Dimmitt arrived at Bexar about January 24 with about thirty volunteers to reinforce the Alamo and was appointed army storekeeper; his warehouse at Dimitt's Landing then served as a depot for government stores landed at Lavaca Bay. Though many of the volunteers returned home upon the arrival of William B. Travis and his men on February 3, Dimmitt remained in San Antonio scouting for Travis and James Bowie until February 24. He was with B. F. Nobles when the two were cut off by the arrival at Bexar of the Mexican army. Dimmitt retreated to the vicinity of Victoria, where until early March he operated a station to recruit volunteers to relieve the Alamo. On March 12, Sam Houston ordered Dimmitt to join him at Gonzales, and though he had recruited but twenty-one volunteers, rumors spread that he headed a force of 200 to relieve Fannin at Goliad or Travis at Bexar. Dimmitt arrived at Gonzales to find it occupied by the Mexican army. After a fight on Kerr Creek, his force retreated down the Guadalupe River to Victoria. The men arrived on March 19 exhausted and without food and learned the next day of Fannin's surrender. Mexican general José de Urrea entered Victoria on the twenty-first, and Dimmitt apparently helped with evacuations and joined the refugees in the Runaway Scrape. After April 15 he arrived on Matagorda Island to bring recruits to General Houston's army, which was then moving to San Jacinto, and with John J. Linn he arrived on April 22, 1836, bringing the first supplies and reinforcements to Houston's victorious army after the battle of San Jacinto.

After the revolution Dimmitt settled in Refugio, where he became a justice. In 1841 he bought part of the Aldrete family ranch on the Aransas River. In May he and a partner, James Gourley, Jr., began building a trading post near the site of present Calallen, about fifteen miles from the post of William P. Aubrey and Henry L. Kinney, cofounders of Corpus Christi. Aubrey and Kinney had a monopoly on contraband traffic with the Mexican forces operating from Fort Lipantitlán, on the Nueces River. On July 4, 1841, Dimmitt and some comrades were captured by Mexican troops, who also looted merchandise valued at $6,000. Aubrey and Kinney's post, however, was bypassed. Dimmitt was taken to Matamoros. Various mass meetings were held at Aransas City, Lamar, Refugio, and Victoria, which demanded that the Texas government obtain the hero's release and threatened private retaliation. Some newspapers reported treason, asserting that Kinney utilized his friendship with Mexican general Pedro de Ampudia to get the general to attack Dimmitt so as to eliminate trade competition. Aubrey and Kinney were eventually arrested and charged with treason but were acquitted on August 22, 1841, perhaps through the influence of President Mirabeau B. Lamar, who depended on Kinney and his private force of about sixty men to hold the disputed Nueces region for Texas. In September Lamar sent Kinney to Mexico to petition for Dimmitt's release, but he was unsuccessful. The Centralist government in Mexico had issued a warrant for Dimmitt's arrest for his role in the Texas Revolution, particularly for the Goliad Declaration of Independence. Dimmitt and his comrades, together with nineteen other Texans, were put in irons and marched to Monterrey in August 1841 en route to prison in Mexico City. At Saltillo the Texans tried to escape by drugging their guards with alcohol laced with morphine. Eighteen escaped, but eleven were overtaken and shot, and the others were pursued into the mountains. Dimmitt, separately confined and unable to escape, overheard that he would be shot if the fugitives did not surrender. Facing either execution or interminable imprisonment, he chose to take his own life by morphine overdose, remarking: "I do not fear death but dread the idea of ending my life in a loathsome dungeon. Tell them I prefer a Roman's death to the ignominy of perpetual imprisonment, and that my last wish is for my country's welfare." Dimmitt's love for his country was evident even in his children's names, which included Antonio Alamo Dimmitt and Texas Philip Dimmitt. In 1858 Dimmit County was established and named in his honor. See also FLAGS OF THE TEXAS REVOLUTION.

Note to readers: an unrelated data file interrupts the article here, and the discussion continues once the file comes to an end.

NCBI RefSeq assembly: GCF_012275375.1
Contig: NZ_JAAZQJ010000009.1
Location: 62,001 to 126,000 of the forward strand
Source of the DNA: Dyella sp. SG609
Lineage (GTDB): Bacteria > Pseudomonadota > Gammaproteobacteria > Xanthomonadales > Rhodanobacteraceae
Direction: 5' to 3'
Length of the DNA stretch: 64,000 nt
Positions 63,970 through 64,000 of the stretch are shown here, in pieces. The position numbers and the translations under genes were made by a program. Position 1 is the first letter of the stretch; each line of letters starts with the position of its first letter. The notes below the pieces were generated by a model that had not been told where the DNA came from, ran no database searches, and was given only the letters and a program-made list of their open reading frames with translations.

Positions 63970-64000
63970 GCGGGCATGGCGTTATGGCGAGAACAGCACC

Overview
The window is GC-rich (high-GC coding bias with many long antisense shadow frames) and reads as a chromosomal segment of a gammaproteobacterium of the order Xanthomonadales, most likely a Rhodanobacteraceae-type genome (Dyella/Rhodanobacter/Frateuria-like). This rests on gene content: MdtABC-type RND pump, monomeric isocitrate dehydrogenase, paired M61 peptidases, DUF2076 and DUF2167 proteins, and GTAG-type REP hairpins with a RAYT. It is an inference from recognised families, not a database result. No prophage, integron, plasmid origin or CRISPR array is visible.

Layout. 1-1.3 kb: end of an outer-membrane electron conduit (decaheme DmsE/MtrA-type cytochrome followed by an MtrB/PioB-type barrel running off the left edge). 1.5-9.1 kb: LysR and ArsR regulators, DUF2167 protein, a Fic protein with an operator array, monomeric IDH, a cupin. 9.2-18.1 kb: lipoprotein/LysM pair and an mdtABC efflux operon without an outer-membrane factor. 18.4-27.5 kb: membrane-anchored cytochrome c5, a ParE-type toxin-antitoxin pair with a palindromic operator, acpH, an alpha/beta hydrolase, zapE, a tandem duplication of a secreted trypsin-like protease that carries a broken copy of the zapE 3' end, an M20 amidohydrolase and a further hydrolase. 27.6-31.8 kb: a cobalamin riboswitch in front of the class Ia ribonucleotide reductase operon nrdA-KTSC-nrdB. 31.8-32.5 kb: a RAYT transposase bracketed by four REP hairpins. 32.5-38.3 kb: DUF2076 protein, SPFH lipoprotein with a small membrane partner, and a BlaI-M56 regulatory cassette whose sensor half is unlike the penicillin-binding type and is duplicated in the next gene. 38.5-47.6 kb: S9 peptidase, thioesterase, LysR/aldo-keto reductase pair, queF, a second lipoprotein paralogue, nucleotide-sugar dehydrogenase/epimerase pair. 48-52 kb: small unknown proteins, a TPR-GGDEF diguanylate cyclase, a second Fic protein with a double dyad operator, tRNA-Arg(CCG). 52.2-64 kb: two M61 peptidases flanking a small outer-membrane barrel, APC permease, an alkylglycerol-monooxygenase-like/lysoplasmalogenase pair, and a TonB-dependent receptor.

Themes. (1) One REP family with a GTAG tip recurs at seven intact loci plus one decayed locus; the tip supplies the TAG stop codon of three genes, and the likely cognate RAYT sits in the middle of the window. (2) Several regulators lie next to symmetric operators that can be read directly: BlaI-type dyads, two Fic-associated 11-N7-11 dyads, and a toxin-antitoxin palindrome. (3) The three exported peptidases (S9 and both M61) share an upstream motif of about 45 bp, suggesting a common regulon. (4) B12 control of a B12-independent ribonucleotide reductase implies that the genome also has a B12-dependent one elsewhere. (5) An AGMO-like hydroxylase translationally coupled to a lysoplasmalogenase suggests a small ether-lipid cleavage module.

Eugene C. Barker, ed., The Austin Papers (3 vols., Washington: GPO, 1924–28). Philip Dimmitt Papers, Dolph Briscoe Center for American History, University of Texas at Austin. Catherine George, The Life of Philip Dimmitt (M.A. thesis, University of Texas, 1937). Hobart Huson, Captain Philip Dimmitt's Commandancy of Goliad, 1835–1836 (Austin: Von Boeckmann-Jones, 1974). Hobart Huson, Refugio: A Comprehensive History of Refugio County from Aboriginal Times to 1953 (2 vols., Woodsboro, Texas: Rooke Foundation, 1953, 1955). John H. Jenkins, ed., The Papers of the Texas Revolution, 1835–1836 (10 vols., Austin: Presidial Press, 1973). John J. Linn, Reminiscences of Fifty Years in Texas (New York: Sadlier, 1883; 2d ed., Austin: Steck, 1935; rpt., Austin: State House, 1986). Mary Agnes Mitchell, The First Flag of Texas Independence (Refugio, Texas, 1937). Joseph Milton Nance, After San Jacinto: The Texas-Mexican Frontier, 1836–1841 (Austin: University of Texas Press, 1963). Kathryn Stoner O'Connor, The Presidio La Bahía del Espíritu Santo de Zúñiga, 1721 to 1846 (Austin: Von Boeckmann-Jones, 1966).

Time Periods:
  • Texas Revolution

The following, adapted from the Chicago Manual of Style, 15th edition, is the preferred citation for this entry.

Craig H. Roell, “Dimmitt, Philip,” Handbook of Texas Online, accessed May 19, 2022, https://www.tshaonline.org/handbook/entries/dimmitt-philip.

Published by the Texas State Historical Association.

June 16, 2020